Things I Can’t Help But Notice About The History Of “Pro-Life”

Every once in a while, some guy claiming to be pro-life gets his boxers in a twist when I ask him uncomfortable questions with the explicit aim of distinguishing him from pro-lifers I will likely have to deal with for the rest of my life. A valid response, considering the repercussions of the declaration, “I’m pro-life” when I’m present for the conversation. Although, a mere one or two questions quickly reveal that most of these individuals are simply against abortion. That’s when a few will get even more defensive, and say “But they co-opted the language that I use to describe my political beliefs!”

Well, sir, unless you’re approximately 50 years older than you appear beneath your 30-year-old masculine charms, you are in categorical error about this fact. The term “pro-life” (and the further-reaching dialogue about what constitutes “pro-death” politics by negation; largely if not entirely informed by Catholic ethics) is only about 60 years old. It emerged during the Vietnam War, when Catholic anti-war activists splintered off from a larger anti-war activist community, with what amounts to a collectively shared superiority complex (i.e., “You’re not pro-life enough. I’m going to go my own way and show you what real pro-life looks like.”) And so began the “pro-life” popularity contest; eventually evolving into pickets outside hospitals and clinics providing abortions to women who had the ovaries to stand up to all-male physician panels and demand the right to determine what happens to their own bodies. Even prior to the formation of the now-infamous panels, and more than 20 years before abortion was finally de-criminalized in Canada (in 1989), pro-lifers were organizing to prevent changes to the Criminal Code of Canada that would grant women the right to bodily autonomy and self-determination, while also organizing visible pillars of shame targeting women for even thinking about it. It seems only a natural progression of such a bigoted group, however tragic and unnecessary, that they should begin bombing clinics, killing doctors, and battering people they identify as “abortion providers”.

So no, young men, who are apparently totally ignorant of the history of abortion in Canada. They didn’t co-opt the language you use to express your political beliefs. In fact, if anything, you did it to them. You are in a position of privilege with respect to this issue, and the decision to call yourself  “pro-life” when you’re not, then get angry at me for revealing this error to you, is a direct reflection of your privilege. It’s like declaring “reverse sexism” when you tell a pig-headed misogynist anti-joke, or “reverse racism” when you say something ignorant and insensitive about any particular ethnic group, and are met with a challenge to the basic principles on which you formed the thought when you were expecting either silent obedience or boisterous laughter. You aren’t entitled to independently define the meaning of words, as if they existed in a vacuum of time free from all the oppressions they are rooted in, and then get angry at me for breaking your glass bubble instead of pretending that I can read your mind and fully comprehend all the nuances of your unspoken intentions. When you say “I’m pro-life”, I hear “I hate women”, and I’m giving you the benefit of the doubt when I challenge you on the meaning of what you just said.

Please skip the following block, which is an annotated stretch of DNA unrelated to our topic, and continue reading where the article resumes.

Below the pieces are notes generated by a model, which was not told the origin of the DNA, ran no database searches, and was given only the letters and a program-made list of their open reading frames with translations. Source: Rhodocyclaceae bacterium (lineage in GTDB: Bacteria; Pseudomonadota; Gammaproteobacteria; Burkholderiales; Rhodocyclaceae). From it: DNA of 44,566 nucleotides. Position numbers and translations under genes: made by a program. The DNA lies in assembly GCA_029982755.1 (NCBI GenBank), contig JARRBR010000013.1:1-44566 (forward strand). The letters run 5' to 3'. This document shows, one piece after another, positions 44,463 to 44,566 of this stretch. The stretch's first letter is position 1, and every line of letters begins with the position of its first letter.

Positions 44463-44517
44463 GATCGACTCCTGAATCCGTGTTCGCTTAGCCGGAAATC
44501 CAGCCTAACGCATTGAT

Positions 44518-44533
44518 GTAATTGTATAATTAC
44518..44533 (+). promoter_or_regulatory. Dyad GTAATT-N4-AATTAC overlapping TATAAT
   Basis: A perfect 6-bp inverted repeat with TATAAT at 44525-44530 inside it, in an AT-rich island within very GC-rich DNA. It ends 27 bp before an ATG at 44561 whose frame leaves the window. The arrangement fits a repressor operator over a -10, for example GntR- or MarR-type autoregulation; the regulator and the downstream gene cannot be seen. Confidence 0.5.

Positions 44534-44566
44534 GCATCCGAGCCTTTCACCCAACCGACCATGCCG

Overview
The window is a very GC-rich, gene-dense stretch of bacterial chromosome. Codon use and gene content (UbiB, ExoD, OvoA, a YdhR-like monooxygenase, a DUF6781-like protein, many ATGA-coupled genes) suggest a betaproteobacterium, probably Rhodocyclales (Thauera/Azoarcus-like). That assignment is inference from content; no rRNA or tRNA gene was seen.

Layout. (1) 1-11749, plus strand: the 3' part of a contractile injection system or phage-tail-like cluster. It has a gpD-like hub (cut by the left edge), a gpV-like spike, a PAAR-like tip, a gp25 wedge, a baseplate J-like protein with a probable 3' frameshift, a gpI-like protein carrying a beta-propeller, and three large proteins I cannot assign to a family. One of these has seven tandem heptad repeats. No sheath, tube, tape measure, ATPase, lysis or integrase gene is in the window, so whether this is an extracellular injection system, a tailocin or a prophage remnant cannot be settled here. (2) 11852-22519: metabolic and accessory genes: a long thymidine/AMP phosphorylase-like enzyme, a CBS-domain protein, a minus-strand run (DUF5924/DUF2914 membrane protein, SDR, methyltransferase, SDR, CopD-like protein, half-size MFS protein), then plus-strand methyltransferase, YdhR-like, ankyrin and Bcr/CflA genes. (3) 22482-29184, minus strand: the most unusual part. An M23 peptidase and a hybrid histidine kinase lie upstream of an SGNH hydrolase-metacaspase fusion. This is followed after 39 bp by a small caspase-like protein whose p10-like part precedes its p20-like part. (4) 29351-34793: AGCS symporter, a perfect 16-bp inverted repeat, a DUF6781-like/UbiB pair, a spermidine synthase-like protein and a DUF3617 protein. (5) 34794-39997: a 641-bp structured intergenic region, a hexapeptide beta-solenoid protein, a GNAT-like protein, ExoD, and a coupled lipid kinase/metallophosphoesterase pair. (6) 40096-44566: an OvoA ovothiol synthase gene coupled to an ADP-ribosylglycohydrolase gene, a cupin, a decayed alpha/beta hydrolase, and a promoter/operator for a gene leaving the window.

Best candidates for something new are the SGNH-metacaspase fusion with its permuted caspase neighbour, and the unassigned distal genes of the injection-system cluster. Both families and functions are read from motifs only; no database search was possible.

But there were still other things going on at the same time, that bear significance, that it seems few people ever put together — most certainly not the young men who expect me to be spontaneously reduced to silence when they use the word “co-opted” to mean exactly the opposite.

Canada & The Vietnam War

I suggest anyone reading this post opens and reads this Wikipedia article on Canada and the Vietnam War. Not only did the “pro-life” popularity contest spring entirely from anti-war activism resulting from the Vietnam War, but the timeline of Canada’s two-faced involvement in this major historical event (i.e., providing refuge, both to the people dropping napalm and later to the people it was dropped upon; as well as manufacturing and delivering said chemical weapon to the United States despite declaring it wouldn’t get involved in the conflict)  literally runs parallel to absolutely critical changes to Canadian women’s access to abortion. As anti-war activism and the pro-life popularity contest both took off and picked up political momentum in this country, feminist mobilization on the issue of access to abortion did as well. Access to abortion was liberalized in Canada in 1969 (marking the end of a 100-year ban that prevented exactly zero abortions), along with legalization of homosexuality and access to contraception under the same bill. It was exactly 8 days before Canada declared that it would not and could not enquire into the military status of any American immigrant (many draft-dodgers and deserters sought refuge in Canada, as the increasingly dichotomous activist efforts on both sides of the war issue in the United States continued  to pick up momentum).